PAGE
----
But they tend to use more electricity and are considerably bulkier than the now more popular liquid-crystal display (LCD) and light-emitting diode (LED) TVs.
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PayPal Makes Good On Its Braintree Acquisition With Launch Of New Developer Tools, The Braintree v.zero SDK
Payments gateway Braintree is making its first significant product announcement since itsacquisition by PayPal last year, with the launch of a jointly developed Braintree SDK (software development kit) for developers. The new toolset is being called the “Braintree v.zero SDK” to indicate how it’s been rebuilt from the ground up, and is said to be easier and quicker to integrate within web, mobile web and native mobile applications.
Braintree previously offered SDKs for developers looking to accept payments within their applications, and this is meant to replace those earlier versions as the new Braintree experience.
While the standout feature, of course, is the inclusion of PayPal as a payment method, the new SDK has actually been built in such a way that turning on or off PayPal, as well as any future payment methods Braintree chooses to integrate, will be as simple as flipping a switch.
Posting to Facebook at 3am is rarely well-considered or necessary. But what if there was a sober voice of reason tapping you on the shoulder and urging you to reconsider?
That is the thinking behind a new technology some Sydney schools hope will forestall students making poor choices on social media, while protecting others from bullies.
Here is how it works: A student publishes something rude or insulting on Facebook, Twitter or Instagram. It contains a blacklisted word or phrase, or it is posted at a time of day – 1am to 5am, for example – deemed risky. The post is then stalled while the student is sent a prompt, alerting them to its offensive nature and urging them to reconsider.
At this point, the student can delete the post, modify it or ignore the warning completely and proceed as intended.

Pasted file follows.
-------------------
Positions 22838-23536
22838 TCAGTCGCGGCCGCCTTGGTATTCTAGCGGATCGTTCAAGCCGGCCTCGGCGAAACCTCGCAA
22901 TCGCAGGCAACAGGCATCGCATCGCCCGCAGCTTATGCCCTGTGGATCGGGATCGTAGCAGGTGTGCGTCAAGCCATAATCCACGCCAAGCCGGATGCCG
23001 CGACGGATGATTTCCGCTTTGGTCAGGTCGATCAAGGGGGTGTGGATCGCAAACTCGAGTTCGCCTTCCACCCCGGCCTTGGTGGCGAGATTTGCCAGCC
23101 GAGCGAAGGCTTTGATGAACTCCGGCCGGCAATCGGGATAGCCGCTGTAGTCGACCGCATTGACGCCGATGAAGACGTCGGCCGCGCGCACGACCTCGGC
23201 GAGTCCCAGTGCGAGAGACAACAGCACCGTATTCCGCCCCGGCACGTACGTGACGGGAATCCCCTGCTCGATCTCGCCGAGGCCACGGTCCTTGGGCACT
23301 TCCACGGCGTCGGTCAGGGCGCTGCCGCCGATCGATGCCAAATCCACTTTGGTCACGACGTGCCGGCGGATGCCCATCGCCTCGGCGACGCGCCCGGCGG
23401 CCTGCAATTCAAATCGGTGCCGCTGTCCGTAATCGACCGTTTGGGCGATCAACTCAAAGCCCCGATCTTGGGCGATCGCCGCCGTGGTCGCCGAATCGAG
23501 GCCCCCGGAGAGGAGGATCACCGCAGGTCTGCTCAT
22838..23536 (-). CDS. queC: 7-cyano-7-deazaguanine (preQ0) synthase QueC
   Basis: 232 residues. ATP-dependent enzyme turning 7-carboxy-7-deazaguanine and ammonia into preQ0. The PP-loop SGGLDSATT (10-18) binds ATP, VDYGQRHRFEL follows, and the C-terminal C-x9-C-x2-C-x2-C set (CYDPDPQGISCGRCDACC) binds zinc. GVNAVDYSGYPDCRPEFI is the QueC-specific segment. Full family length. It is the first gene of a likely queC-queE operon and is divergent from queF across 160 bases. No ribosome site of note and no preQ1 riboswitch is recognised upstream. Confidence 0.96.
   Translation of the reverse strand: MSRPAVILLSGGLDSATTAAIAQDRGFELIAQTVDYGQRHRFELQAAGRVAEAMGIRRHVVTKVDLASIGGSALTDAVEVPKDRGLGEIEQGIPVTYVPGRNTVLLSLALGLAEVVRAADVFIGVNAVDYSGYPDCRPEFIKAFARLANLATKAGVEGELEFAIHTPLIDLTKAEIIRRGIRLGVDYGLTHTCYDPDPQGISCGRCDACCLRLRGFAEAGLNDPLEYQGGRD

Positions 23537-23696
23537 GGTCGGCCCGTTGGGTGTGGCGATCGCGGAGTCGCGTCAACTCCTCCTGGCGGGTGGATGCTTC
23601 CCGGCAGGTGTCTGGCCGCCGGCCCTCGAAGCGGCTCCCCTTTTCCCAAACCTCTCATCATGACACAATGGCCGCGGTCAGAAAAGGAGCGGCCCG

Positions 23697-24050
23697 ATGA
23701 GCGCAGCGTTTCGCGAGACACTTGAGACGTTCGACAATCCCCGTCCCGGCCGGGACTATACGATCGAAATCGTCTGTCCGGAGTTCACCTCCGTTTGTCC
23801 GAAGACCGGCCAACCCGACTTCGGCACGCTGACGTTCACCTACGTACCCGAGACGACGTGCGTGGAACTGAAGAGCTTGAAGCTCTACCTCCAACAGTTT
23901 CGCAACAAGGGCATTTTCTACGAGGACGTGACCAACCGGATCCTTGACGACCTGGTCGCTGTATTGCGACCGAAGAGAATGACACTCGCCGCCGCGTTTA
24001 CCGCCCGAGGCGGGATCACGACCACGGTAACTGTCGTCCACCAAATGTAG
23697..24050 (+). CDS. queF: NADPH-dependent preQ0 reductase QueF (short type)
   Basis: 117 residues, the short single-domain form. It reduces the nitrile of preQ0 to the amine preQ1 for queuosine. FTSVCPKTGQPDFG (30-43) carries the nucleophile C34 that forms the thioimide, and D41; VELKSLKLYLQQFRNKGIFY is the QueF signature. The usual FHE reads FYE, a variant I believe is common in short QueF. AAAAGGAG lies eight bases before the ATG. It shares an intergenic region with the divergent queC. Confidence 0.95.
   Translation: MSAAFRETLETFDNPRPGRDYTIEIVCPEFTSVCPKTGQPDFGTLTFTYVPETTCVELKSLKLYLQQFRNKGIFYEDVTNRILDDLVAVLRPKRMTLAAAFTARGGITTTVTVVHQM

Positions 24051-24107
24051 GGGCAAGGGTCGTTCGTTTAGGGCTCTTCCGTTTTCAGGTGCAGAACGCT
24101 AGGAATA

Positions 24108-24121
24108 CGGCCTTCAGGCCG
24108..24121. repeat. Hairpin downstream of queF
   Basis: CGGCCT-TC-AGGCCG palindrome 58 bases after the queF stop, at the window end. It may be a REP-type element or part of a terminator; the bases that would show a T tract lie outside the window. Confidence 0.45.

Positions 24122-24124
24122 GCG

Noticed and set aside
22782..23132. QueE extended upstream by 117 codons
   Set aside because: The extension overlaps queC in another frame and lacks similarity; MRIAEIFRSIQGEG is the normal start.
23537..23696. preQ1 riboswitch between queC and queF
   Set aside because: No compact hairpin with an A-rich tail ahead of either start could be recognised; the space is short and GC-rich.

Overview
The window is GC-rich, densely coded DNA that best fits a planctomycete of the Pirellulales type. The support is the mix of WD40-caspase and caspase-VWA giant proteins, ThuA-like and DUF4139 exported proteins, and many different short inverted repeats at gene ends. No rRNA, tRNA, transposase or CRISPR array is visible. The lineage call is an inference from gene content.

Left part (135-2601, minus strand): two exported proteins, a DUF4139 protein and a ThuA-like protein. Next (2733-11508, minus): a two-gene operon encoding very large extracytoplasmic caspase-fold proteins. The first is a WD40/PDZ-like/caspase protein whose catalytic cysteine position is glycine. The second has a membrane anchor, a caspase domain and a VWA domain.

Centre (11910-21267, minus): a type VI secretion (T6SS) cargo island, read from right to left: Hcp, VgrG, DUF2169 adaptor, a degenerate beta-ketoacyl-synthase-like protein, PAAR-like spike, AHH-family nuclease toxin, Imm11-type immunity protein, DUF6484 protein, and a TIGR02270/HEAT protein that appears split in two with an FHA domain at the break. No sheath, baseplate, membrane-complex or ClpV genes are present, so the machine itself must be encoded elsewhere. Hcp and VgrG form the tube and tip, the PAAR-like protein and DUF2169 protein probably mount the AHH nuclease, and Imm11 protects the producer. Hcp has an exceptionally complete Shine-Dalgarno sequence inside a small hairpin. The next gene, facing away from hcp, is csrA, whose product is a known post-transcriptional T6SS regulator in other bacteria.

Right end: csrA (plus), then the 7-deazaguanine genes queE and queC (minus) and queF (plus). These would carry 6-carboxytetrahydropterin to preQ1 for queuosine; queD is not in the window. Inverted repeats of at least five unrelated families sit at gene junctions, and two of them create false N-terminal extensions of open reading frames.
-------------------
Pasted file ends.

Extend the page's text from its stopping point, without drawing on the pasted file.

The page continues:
The designers are also working on an image function. Skin-coloured pixels, for example, could indicate nudity. Or the shapes of guns and other weapons could be identified.
”In terms of brain development, teenagers literally don’t have a filter until their late teens, so this really is like an electronic filter,”
Scientists at the Massachusetts Institute of Technology are developing an audio reading device to be worn on the index finger of people whose vision is impaired, giving them affordable and immediate access to printed words.
The so-called FingerReader, a prototype produced by a 3-D printer, fits like a ring on the user’s finger, equipped with a small camera that scans text. A synthesised voice reads words aloud, quickly translating books, restaurant menus and other needed materials for daily living, especially away from home or office.
Reading is as easy as pointing the finger at text. Special software tracks the finger movement, identifies words and processes the information. The device has vibration motors that alert readers when they stray from the script, said Roy Shilkrot, who is developing the device at the MIT Media Lab.
The FingerReader can read papers, books, magazines, newspapers, computer screens and other devices, but it has problems with text on a touch screen, said Shilkrot.
That’s because touching the screen with the tip of the finger would move text around, producing unintended results. Disabling the touch-screen function eliminates the problem, he said.